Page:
The unruly garden and its empty fountain was an Eden of lavender and crab apples, hidden caves and stone lions. I explored these lands ‘til the moors grew grey, but will not lend you the maps. You must find your own.

     I will keep her disarrayed and enchanting.
     I will be so profound in my rage that it will force you to silence.
     I will shudder and hiss:

This is my house. This is my house.

     until you find yourself trembling in your bones.

You have borne a whispering poltergeist, and I hope my restless aching brings you an

unknown sorrow.

     But only leave her a specter—a wound that repeats itself—a skeleton overgrown with wisteria and ivy—only let her be to rot. Let her ruins sink into the earth like her ancestors, her creators, mothers and churches, orchestras and summers, beetles and marshes.

     This temple of my childhood, this tower of my innocence must deteriorate with my time.  So do not groom her. Do not tame her. Leave her foolhardy and wild.

Love,

The Heath.

*

Indigo Baloch is a senior at Chatham University earning her Bachelors Degree in Creative Writing and Journalism with minors in Graphic Design, Woindigo-balochmen’s Leadership, and Asian Studies. She is the Editorial Assistant of Maniac Magazine, the Campus Correspondent for Chatham’s chapter of Her Campus, the Editor in Chief of The Minor Bird Literary Magazine, and a Poetry Booking Agent for FoundSound Music. Her poetry has been featured in multiple issues of The Minor Bird, and she has performed at the International Sigma Tau Delta Convention in 2016; she has also participated in many readings around the Pittsburg, PA area. 

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IR Online Poetry: “Hay Fire” and “Public Gardens” by Nora Sullivan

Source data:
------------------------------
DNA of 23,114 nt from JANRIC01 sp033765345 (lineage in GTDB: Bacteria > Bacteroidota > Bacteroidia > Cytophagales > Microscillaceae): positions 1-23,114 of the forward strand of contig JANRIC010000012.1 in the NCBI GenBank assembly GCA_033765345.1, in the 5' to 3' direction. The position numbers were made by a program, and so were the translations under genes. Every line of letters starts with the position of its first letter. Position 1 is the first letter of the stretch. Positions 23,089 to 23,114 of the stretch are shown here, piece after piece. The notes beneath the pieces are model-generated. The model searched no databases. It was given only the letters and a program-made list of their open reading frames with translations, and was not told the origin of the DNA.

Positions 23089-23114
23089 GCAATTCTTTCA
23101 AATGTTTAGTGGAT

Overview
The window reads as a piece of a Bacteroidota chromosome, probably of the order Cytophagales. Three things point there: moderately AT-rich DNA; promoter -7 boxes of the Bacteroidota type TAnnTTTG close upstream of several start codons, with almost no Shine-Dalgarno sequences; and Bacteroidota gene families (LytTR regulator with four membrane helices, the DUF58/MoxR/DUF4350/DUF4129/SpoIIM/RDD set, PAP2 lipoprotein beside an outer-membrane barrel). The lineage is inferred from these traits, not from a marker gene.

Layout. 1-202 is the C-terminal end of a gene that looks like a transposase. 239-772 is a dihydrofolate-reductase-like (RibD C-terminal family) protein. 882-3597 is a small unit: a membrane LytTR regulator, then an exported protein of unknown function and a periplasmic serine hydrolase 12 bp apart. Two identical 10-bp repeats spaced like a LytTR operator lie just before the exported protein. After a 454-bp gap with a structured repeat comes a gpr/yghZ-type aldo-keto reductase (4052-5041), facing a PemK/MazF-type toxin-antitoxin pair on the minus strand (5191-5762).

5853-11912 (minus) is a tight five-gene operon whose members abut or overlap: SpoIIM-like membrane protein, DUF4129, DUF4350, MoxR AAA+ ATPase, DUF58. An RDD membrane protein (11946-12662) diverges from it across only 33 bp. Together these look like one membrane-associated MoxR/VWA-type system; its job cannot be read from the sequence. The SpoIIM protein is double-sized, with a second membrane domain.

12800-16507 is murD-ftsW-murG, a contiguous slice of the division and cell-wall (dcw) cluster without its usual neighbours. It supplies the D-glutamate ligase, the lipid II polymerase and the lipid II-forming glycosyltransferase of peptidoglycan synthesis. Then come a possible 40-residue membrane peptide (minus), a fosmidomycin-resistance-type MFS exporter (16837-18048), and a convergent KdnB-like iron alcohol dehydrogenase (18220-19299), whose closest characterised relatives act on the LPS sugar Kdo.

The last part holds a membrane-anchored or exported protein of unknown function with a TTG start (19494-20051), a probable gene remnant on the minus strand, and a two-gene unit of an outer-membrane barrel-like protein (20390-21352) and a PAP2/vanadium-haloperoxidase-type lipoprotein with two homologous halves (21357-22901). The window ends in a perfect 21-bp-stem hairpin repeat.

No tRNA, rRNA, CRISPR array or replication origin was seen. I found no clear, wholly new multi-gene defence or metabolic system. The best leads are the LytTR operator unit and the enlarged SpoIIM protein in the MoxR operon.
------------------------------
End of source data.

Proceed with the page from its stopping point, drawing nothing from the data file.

Hay Fire 

It was like watching the moon wane,
her child crawling toward me,
like watching a field go up at night
in hay fire, small tufts
embering and fast-moving
toward the forest, humid smoke
dimming the clogged sky.
This lack of oxygen, a gasp, unbreathing.
If the child had stopped, I would not have leaned
down and picked her body up. If the girl’s small frame
was less red, less milk fed, less whole
I would not have rested her against
my shoulder, curved against my breast
in an imitation of nourishment.
My task was to hold her head, to support
the neck, to not upset—the instinct
was to coo. I know nothing of how
to pacify fearsome creatures. One hand out,
one at the base of her gossamer spine. Cobwebs,
paddocks, bales. The tongue peeked out
from the mouth. Smoke, pointed warmth,
the body’s heat matched mine even in its smallness.
Holding another woman’s child was like spanning an underworld,
a foreign atmosphere, no breath, yet some sweet
moment of discovery, and vapor, and heat,
and a suffocating end like water.

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IR Online Fiction: “A Hundred Magnificent Shades of Red” by Navid Saedi

Why would he sit there?

Look at him, sitting on a rock.

Sitting on a rock beside the lake, he stares into the center of the lake where the moon is a perfect sphere glowing like a dentist’s lamp.

It glows for his eyes.

He is alone.

The others are sleeping.

Most of them are sleeping, one of them is crying.

The crying man deprives his friend of sleep, as his friend listens from a neighboring tent to sounds that he first mistakes for a rodent in distress.

But please don’t pay attention to the crying man.

He is unimportant, for now.

Instead, look at the man sitting on a rock by the lake.